BPA Found in Store Receipts

If you’ve kicked the bottled water habit and stopped eating canned foods to eliminate your exposure to BPA, it may not be sufficient to stop there, according to a recent study that found large amounts of this toxic chemical¬† in store receipts. The Environmental Working Group collected 36 receipts and commissioned the University of Missouri Division of Biological Sciences laboratory to find out just how much BPA was in them. The results revealed that the amount of BPA in thermal paper receipts is between 0.8 to 3 percent by weight – 250 to 1,000 times greater than the amount found in water bottles or canned food. Moreover, a “wipe test” revealed that 2.4 percent of the BPA wipes off easily and can penetrate the skin to the point where it can’t be washed off. Washing also requires caution, as alcohol-based cleaners can increase the skin’s BPA absorption according to one recent study.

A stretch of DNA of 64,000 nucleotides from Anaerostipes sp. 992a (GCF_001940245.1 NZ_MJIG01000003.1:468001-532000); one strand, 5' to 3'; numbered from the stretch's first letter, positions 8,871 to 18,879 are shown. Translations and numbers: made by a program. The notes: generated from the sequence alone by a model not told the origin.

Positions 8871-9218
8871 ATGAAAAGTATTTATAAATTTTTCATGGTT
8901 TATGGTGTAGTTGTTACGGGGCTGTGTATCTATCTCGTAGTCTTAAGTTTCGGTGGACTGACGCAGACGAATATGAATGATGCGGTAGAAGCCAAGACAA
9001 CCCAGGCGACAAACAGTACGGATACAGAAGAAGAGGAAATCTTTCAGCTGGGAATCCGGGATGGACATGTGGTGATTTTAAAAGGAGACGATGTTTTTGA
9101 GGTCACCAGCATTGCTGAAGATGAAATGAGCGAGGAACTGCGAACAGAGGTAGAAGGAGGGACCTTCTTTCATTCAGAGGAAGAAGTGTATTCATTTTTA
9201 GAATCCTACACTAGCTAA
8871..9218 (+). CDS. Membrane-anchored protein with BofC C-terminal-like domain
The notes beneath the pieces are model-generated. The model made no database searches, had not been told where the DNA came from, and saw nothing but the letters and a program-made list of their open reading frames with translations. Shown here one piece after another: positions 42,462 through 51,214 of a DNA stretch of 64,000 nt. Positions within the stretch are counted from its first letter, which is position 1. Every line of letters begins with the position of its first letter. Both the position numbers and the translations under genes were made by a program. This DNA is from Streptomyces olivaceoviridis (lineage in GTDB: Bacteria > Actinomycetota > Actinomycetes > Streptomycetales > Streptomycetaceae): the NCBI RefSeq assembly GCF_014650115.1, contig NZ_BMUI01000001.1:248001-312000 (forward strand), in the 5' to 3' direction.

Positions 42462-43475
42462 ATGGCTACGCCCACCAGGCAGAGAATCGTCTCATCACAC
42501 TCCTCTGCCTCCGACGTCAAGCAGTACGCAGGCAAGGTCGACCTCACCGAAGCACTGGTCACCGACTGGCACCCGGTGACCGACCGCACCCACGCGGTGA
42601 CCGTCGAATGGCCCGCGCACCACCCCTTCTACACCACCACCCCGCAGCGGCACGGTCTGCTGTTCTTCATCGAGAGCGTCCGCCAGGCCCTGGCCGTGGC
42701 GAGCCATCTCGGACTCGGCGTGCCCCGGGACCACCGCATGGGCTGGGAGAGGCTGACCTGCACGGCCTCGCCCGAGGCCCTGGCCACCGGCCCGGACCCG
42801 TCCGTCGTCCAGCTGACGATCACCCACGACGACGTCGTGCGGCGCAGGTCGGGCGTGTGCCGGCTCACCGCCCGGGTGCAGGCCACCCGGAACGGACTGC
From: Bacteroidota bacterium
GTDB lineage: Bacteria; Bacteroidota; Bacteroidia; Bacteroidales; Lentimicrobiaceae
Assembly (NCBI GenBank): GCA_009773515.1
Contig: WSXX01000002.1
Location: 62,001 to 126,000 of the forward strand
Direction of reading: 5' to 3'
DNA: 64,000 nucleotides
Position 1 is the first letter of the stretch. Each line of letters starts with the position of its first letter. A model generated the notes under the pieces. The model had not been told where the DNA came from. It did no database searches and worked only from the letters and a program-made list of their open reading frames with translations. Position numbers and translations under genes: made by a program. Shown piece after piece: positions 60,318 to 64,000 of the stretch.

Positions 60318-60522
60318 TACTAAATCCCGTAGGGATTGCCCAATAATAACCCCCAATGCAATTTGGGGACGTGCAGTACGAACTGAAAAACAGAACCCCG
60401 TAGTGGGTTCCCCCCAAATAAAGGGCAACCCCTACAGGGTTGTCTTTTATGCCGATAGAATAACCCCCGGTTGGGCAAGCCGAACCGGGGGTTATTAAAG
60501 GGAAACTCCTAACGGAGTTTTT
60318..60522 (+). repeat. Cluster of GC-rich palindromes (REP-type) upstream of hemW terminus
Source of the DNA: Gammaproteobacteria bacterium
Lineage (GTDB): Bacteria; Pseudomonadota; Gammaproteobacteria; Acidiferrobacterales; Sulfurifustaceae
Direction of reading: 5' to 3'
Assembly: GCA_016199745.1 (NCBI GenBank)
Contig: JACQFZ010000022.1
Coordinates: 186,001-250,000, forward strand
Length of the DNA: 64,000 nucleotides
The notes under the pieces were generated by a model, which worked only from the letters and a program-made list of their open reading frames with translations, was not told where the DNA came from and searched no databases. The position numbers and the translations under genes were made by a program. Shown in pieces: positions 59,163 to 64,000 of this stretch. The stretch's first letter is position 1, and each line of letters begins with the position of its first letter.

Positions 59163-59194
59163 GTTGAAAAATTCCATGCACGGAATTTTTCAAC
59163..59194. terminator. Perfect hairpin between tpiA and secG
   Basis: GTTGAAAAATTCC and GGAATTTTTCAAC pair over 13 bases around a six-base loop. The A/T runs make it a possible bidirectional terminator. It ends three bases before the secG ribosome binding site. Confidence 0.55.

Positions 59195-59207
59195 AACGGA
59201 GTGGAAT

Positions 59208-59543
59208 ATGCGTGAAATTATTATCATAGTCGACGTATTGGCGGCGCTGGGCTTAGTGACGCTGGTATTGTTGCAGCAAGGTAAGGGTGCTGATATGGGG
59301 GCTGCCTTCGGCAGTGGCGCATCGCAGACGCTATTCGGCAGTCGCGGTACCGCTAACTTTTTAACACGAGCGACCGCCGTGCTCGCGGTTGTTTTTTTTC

Thermal papers are coated with  a dye and a developer, which is usually BPA or some other chemical. The heat from thermal printers causes a reaction between the dye and the developer, allowing the black print to appear. Since most retailers use thermal paper for receipt printing, in general, retail workers have 30 percent more BPA in their bodies than other adults.

The good news is, sixty percent of the receipts collected by the EWG did not contain BPA. This is because not all retailers use thermal paper that contains it. Whether they do or not, consumers can always be safe by opting out of a receipt upon purchase.